Skip the navigation

What privacy do you have left to lose? Beware the drone

By Mark Gibbs
March 12, 2012 12:34 AM ET

Network World - Last week's column about The Google and its new privacy policy got quite a response, ranging from "I don't get it, what's the fuss?," through to "I don't care, I have nothing to hide," and "it's been pretty obvious for years where this was all heading but very few people bothered to sound the alarm ... until now when it's too late."

How to protect your privacy on Google

To the first and second groups, all I can say is good luck, your corporate overlords will be delighted to hear you think this way and the government will be stopping by soon to tattoo a Q-Code on the back of your neck.

As for the last comment, I sort of agree that it's all gone too far, but whether it's too late is a matter of debate. For it to be too late you'd have to assume that there is no more personal privacy to be lost, that the full scope of how you can be sliced and diced by the government and the corporations has been achieved. This is, thankfully, not the case.

So, what might erode your remaining privacy? In the seemingly endless parade of new threats, there's an issue that has been brewing for some time that's starting to become really big: Drones.

Drones are remotely piloted aerial devices that carry surveillance gear in the form of conventional cameras, radar, cellphone eavesdropping systems, thermal imagers, and UV cameras (and if the drone is military, it could well have guns and or bombs). They can come in the form of airplanes, helicopters and even balloons. They can be the size of bombers or birds (there are, not surprisingly, university projects that are starting to build flying devices the size of insects).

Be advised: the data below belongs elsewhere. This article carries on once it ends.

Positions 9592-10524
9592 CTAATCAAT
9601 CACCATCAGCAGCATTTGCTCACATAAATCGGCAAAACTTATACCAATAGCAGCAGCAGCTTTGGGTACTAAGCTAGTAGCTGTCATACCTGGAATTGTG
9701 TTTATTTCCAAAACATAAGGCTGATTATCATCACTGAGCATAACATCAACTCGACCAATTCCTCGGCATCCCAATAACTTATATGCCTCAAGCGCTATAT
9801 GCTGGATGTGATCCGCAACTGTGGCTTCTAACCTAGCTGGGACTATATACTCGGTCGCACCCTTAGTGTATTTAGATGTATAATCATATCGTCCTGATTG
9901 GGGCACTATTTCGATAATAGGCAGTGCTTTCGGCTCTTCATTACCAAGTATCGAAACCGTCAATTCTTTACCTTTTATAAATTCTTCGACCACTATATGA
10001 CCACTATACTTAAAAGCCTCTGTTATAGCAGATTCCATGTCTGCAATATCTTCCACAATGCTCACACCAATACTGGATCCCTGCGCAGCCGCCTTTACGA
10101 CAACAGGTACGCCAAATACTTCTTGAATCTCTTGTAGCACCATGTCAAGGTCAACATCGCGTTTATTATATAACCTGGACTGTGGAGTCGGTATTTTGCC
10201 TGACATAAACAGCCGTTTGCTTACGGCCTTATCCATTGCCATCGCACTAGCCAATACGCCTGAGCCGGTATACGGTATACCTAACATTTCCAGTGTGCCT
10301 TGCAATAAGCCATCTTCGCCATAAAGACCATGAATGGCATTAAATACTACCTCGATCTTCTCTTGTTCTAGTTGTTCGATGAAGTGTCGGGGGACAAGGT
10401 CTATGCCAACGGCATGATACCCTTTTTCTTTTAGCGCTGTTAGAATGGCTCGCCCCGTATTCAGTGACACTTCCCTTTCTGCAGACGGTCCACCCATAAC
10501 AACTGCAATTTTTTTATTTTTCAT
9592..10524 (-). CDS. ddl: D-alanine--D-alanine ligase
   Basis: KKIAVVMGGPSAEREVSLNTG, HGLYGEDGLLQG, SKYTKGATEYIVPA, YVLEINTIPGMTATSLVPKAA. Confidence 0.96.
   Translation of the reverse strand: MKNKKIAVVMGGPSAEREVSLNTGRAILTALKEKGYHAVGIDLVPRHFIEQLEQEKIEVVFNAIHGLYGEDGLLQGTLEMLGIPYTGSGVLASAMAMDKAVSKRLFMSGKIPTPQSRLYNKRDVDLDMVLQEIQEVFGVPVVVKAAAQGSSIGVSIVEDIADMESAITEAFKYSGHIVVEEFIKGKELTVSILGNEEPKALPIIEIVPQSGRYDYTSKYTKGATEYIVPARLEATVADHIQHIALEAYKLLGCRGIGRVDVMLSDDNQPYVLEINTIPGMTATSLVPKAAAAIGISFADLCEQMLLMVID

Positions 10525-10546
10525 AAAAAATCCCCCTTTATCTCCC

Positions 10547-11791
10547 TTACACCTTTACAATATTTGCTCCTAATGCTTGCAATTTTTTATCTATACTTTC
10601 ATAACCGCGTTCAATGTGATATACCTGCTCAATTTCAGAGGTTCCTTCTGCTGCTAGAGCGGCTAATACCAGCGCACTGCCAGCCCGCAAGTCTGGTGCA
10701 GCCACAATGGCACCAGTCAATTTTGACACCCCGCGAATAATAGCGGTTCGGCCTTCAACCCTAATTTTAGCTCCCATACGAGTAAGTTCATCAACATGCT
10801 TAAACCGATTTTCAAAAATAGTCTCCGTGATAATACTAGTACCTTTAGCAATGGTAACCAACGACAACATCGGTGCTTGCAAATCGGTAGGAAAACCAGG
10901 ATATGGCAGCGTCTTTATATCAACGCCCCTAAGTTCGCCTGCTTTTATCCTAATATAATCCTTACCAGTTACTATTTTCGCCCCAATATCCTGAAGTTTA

Until recently the deployment of sophisticated drones was pretty much limited to the military, but prices have fallen so much that battlefield tech has come back to the homeland. For example, as The LA Times reported at the end of last year, agencies such as the U.S. Customs and Border Protection, the FBI, and the Drug Enforcement Administration now own or have access to drones such as the General Atomics Predator and have used them in law enforcement operations on American soil.

Along with these platforms comes increasingly advanced surveillance subsystems such as the Gorgon Stare which will eventually provide real-time monitoring of areas the size of entire cities!

Along with this "big boy" gear there's been an explosion of drone-type products in the civilian market. Consider the Draganfly X8, a complete and very sophisticated remote control helicopter system already in fairly wide use by law enforcement. This system is capable of hoisting a variety of cameras and other devices, can be easily transported and launched, and in operation is as loud at 3 feet away as the dial tone on a phone ... all for around $25,000.

Originally published on www.networkworld.com. Click here to read the original story.
Reprinted with permission from NetworkWorld.com. Story copyright 2012 Network World, Inc. All rights reserved.
Our Commenting Policies